I often hear that Scottish Nationalism has nothing to do with the ‘bloody English’. After all, if a country and its people choose to determine their own destiny, then what has that got to do with anyone else, right? Wrong. Politically charged Nationalism is harming the whole of the UK, not least of all, us ‘bloody English’.

The Barnett Formula has been in operation since the 1970s, and it is what determines how much money Northern Ireland, Scotland and Wales get through devolution. It was not meant to last this long; it is out dated and even its creator has admitted so. Each country gets a block grant, with which it can choose how to spend it. This does not cover all areas of spending. For example, reserved areas such as defence and pensions, are not included. However, housing, health and education are all amongst areas where we see devolution alter patterns of spending. And what is so wrong with countries choosing what they spend their money on? I hear you ask. Well, nothing in theory, but in practice, a whole lot.

For the Barnett Formula is becoming increasingly unpopular as it favours certain countries, and disadvantages others. This is not a needs based system, but rather an out dated, politicised one. Evidence demonstrates that whilst Scotland gets funding that exceeds its needs as a country, Wales gets less than it needs. England’s spending, which has no devolution (as of yet), does not meet the needs of its people either. With Sturgeon promising another referendum, coupled with the fact that Scotland could, in theory, economically support itself, Scotland is a political threat to the union. Upsetting Scotland is just not in Westminster’s interests. Wales on the other hand, does not have full legislative powers and could not sustain their level of provision of services if they chose to go independent. To disadvantage Wales is not much of a problem to Westminster. It makes political sense to maintain a system which appeases the country which threatens the UK.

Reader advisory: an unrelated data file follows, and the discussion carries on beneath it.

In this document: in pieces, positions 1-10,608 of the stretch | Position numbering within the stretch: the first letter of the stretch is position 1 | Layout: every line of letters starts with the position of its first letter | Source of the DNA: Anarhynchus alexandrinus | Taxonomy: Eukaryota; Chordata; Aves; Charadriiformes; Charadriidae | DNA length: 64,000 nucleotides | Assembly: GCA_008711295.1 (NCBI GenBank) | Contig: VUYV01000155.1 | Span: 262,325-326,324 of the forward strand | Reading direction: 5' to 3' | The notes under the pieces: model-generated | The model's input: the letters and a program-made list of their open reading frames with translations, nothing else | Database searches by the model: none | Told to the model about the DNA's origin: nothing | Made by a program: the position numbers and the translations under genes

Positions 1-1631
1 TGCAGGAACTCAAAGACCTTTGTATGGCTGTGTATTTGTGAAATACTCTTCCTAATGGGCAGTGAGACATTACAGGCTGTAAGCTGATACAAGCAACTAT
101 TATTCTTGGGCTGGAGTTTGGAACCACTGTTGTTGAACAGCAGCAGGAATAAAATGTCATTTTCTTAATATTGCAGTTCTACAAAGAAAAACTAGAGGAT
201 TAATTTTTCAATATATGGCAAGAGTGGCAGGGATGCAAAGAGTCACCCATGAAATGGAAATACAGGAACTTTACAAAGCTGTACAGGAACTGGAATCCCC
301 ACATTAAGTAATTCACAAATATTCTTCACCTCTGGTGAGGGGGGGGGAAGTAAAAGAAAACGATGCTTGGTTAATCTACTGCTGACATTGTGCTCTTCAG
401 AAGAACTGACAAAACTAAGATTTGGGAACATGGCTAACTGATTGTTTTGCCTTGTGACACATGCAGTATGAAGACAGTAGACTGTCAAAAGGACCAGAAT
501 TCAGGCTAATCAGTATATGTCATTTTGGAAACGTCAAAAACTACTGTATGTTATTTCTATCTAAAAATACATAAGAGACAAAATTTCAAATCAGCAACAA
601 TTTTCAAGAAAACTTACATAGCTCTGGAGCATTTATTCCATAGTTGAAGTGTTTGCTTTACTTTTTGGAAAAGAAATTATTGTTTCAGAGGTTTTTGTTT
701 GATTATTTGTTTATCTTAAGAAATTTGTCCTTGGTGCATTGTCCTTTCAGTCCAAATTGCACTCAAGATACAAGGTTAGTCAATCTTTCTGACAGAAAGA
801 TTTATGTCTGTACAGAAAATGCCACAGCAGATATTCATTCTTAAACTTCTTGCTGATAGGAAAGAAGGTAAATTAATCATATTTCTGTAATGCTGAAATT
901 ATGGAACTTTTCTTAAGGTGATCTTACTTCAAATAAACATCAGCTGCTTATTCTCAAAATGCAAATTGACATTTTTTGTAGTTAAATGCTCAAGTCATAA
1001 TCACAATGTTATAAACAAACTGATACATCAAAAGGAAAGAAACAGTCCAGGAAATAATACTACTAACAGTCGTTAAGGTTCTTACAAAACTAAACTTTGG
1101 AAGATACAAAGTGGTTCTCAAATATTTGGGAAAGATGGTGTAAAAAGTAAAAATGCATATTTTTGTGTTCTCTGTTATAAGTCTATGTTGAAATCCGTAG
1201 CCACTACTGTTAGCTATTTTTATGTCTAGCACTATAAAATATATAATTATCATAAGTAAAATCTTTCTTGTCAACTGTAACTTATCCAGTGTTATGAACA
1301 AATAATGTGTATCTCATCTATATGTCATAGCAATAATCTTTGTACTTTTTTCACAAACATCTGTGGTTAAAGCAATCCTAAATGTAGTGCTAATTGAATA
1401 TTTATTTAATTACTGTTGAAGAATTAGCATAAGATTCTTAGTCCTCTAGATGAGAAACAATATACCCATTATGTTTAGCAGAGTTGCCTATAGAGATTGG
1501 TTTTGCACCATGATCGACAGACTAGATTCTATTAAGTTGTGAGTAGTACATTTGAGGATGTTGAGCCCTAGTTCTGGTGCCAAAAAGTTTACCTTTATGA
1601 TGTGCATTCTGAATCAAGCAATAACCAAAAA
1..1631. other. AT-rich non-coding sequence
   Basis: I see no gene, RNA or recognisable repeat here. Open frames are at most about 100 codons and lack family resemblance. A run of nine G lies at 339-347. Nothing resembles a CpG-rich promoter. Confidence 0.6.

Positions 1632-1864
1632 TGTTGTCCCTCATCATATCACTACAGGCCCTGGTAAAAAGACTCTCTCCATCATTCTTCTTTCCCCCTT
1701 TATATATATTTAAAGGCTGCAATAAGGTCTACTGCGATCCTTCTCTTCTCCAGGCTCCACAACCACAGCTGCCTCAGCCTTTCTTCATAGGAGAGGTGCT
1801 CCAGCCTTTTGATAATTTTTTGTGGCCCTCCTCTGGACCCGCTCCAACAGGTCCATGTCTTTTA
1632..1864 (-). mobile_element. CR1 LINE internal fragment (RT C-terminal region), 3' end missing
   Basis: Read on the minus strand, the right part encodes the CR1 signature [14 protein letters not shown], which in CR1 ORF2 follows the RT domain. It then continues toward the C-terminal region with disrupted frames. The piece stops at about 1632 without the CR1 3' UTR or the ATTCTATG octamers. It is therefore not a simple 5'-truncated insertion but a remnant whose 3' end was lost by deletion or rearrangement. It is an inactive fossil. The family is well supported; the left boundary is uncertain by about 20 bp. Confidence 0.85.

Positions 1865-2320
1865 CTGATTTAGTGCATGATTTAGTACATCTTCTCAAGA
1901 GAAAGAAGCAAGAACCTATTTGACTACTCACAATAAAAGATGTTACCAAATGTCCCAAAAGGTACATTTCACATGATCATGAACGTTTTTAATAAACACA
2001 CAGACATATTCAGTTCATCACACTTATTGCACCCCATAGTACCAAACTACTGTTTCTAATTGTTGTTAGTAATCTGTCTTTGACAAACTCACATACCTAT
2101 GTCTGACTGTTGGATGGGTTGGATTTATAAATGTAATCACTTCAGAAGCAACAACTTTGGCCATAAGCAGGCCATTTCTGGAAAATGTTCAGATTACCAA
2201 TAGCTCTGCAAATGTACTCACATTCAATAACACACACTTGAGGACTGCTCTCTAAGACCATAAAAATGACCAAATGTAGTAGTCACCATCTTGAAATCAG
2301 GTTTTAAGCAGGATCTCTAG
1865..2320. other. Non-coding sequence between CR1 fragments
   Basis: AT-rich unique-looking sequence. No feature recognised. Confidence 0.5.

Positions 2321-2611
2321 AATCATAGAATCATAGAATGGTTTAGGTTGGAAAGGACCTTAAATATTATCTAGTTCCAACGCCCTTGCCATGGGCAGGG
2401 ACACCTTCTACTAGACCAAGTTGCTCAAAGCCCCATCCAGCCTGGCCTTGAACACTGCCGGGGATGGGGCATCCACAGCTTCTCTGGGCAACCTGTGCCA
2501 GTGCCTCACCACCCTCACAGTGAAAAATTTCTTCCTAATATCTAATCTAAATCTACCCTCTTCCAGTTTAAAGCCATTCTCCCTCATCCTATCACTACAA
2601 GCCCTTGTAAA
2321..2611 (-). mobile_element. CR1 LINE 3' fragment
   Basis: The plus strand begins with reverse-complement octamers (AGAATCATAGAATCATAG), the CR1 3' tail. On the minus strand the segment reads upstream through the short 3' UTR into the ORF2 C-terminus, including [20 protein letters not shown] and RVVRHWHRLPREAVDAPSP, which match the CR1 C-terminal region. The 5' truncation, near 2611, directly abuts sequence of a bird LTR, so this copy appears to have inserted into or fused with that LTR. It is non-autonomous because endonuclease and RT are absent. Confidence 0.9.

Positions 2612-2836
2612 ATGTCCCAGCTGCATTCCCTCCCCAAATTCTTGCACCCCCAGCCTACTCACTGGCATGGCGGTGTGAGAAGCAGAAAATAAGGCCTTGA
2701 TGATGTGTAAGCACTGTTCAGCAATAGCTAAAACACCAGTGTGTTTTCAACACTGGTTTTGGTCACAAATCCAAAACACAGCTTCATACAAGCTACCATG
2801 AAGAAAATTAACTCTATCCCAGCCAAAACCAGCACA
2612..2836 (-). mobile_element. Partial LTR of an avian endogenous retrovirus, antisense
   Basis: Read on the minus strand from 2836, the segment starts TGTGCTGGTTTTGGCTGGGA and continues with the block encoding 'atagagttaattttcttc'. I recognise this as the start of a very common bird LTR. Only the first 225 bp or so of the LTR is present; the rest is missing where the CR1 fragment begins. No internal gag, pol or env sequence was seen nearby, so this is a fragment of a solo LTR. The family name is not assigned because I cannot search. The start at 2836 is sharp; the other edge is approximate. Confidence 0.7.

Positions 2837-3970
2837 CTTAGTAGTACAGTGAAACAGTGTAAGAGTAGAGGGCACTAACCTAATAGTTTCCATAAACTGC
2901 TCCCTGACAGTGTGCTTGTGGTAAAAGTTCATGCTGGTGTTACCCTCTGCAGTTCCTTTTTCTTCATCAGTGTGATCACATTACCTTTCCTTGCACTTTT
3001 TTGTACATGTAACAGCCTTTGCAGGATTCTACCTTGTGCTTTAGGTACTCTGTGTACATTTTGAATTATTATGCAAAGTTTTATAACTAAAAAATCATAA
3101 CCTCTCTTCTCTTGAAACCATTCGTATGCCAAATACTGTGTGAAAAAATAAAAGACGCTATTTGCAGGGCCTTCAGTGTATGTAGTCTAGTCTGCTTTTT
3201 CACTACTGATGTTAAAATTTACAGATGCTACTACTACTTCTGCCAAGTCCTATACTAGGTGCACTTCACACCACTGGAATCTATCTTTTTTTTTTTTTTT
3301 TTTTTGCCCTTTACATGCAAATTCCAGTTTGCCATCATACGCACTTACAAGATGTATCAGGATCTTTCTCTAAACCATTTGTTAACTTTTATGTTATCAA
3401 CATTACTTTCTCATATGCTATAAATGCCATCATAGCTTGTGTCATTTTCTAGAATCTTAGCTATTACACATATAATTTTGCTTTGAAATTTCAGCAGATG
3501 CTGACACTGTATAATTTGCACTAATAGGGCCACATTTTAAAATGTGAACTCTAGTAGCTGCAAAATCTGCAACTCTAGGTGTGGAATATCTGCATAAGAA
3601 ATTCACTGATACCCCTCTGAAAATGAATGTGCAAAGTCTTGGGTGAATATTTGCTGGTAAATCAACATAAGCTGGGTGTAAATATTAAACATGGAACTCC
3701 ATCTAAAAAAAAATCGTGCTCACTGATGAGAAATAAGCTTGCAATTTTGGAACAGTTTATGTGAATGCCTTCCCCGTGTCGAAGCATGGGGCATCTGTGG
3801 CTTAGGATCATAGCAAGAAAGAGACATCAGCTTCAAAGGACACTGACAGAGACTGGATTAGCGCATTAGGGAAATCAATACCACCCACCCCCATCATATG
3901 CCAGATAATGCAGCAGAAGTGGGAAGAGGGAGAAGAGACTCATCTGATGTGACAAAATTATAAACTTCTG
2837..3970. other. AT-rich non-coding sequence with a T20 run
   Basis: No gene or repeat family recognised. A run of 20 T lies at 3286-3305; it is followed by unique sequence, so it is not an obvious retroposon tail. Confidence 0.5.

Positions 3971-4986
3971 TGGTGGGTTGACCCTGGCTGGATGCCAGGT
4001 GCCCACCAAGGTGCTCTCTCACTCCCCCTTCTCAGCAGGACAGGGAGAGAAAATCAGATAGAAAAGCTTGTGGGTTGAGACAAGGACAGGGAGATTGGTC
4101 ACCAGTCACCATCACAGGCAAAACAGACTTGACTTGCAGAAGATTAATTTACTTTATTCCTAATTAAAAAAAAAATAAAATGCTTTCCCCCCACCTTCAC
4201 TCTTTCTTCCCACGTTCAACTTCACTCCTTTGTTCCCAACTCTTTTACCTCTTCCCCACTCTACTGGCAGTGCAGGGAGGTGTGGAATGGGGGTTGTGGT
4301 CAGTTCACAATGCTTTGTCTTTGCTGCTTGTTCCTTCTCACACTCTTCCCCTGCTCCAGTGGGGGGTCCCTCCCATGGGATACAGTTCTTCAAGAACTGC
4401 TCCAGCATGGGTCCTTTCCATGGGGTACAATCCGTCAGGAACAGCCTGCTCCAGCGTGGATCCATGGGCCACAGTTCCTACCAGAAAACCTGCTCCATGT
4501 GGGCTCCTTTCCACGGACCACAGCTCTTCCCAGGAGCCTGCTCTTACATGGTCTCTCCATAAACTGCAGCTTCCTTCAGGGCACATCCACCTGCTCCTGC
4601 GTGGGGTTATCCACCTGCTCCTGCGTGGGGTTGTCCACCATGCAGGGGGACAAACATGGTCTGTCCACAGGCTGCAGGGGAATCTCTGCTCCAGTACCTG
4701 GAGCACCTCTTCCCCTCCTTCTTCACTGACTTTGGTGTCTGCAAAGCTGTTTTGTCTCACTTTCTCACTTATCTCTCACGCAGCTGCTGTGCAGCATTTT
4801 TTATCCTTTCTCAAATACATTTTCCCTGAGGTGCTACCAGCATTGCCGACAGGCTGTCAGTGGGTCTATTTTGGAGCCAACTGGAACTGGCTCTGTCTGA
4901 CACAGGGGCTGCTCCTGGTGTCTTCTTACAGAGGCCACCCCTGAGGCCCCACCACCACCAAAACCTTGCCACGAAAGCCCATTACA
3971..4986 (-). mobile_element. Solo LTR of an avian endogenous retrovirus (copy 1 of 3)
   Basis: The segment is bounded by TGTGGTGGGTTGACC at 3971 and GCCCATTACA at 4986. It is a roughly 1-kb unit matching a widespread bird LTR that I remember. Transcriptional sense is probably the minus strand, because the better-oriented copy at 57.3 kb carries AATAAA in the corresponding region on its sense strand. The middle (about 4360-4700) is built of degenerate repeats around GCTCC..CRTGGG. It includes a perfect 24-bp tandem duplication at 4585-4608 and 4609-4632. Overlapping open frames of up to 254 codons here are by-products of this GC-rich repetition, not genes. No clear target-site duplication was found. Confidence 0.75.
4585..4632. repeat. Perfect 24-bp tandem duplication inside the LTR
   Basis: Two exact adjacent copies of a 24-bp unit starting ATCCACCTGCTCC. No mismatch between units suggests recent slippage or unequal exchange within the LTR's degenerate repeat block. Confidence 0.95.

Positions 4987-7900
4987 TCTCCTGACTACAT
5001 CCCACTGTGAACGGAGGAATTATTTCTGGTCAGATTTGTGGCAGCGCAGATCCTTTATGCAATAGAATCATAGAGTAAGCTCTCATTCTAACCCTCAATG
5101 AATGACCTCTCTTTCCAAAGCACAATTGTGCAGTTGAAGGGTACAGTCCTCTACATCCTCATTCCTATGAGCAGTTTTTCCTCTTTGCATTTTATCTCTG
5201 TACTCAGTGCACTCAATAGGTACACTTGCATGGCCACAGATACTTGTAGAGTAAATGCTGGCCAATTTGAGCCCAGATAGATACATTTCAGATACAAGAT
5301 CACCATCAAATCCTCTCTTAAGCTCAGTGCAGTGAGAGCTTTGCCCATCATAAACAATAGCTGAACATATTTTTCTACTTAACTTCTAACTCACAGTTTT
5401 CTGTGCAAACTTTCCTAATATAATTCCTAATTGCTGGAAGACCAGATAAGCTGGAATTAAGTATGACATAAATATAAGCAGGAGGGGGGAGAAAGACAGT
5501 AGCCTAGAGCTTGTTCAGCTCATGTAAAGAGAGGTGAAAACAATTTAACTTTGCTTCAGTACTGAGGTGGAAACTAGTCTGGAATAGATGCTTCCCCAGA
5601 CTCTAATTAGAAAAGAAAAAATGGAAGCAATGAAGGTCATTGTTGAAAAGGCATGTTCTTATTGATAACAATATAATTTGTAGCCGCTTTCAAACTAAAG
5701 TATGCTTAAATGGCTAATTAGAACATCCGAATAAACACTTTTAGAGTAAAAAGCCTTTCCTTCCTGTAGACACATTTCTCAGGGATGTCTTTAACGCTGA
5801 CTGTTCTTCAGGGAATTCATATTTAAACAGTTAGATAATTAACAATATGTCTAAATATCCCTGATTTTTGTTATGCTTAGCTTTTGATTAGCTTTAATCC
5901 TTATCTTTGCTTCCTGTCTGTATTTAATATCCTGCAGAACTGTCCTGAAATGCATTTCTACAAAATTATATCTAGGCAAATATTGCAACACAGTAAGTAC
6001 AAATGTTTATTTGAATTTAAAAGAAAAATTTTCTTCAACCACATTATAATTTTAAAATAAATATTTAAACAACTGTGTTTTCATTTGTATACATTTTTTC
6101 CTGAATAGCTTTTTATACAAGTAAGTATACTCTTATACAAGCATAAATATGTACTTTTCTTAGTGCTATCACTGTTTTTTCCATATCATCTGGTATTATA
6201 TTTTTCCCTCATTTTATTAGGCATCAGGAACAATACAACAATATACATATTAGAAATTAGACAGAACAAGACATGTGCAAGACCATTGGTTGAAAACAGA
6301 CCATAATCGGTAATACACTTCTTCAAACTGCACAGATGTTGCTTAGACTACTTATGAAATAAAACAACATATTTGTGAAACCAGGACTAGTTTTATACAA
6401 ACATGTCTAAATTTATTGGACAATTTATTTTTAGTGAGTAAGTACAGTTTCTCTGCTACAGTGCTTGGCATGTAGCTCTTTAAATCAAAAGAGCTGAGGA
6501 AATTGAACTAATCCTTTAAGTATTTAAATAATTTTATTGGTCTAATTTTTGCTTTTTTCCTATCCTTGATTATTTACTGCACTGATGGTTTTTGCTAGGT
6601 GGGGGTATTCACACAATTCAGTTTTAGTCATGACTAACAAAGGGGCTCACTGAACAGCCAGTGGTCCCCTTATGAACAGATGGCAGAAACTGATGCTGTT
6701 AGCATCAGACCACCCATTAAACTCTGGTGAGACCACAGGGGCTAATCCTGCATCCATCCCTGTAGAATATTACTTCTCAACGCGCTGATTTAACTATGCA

Much of Scottish Nationalism angers me (surprise, surprise). It presumes that you cross a border and the people of Scotland face infinitely bigger struggles than those faced in England, and so they must have more money to solve said issues. The reality is, that Scottish people are gaining the most out of anyone in the Union from the Barnett Formula and the current state of devolution. People in the North of England’s needs have been proven to be higher, yet they receive much less. Devolution, contrary to popular belief, is far from a needs based system.

Much of Scottish Nationalism presumes that disillusionment is determined by the number of miles away from Westminster you are, whereas in reality, people who live a few miles away from the Houses of Parliament in London are just as disillusioned with the government; it is absurd to presume otherwise. I still hate David Cameron just as much living in Edinburgh as I did when I lived in Warrington. I don’t gain a little more respect for tax credit cuts when I get on a train 200 miles closer to London.

Hating English people because you think they are taking money from you is a fallacy hidden behind a facade of Nationalism. In reality, the people of England, especially in the North, have needs greater than much of Scotland. Insulting us on the basis that “English people are all privileged” is again, wrong. And I’d urge you to think carefully about your free University Education compared to my £50,000 of debt. Your free prescriptions compared to the £8.20 I have to spend on every item I need at a pharmacy. This is not a competition. I am not saying that England has it worse than Scotland, but rather that the facade created mainly by the SNP of “English privilege” must be lifted with a bit of perspective.

Scottish Nationalism is my issue, as much as it is anyone else’s in the UK, and I refuse to be told otherwise.

Pride and Party Politics

kez jez

It was 5am, May 8th, and I was on the phone to my Mum. I was angry, upset, devastated. The thought of five more years of a Conservative government scared me. And so I did something about it, and joined the Labour Party.

I have always been a leftie. With a mother who swears mainly about David Cameron and a father who calls himself a Marxist, how couldn’t I be? As a Politics student, of course I am interested in the UK government. I study politics in order to hopefully one day be part of the change I want to see in the world. However, back in May I just didn’t know which Party I wanted to cast my vote for.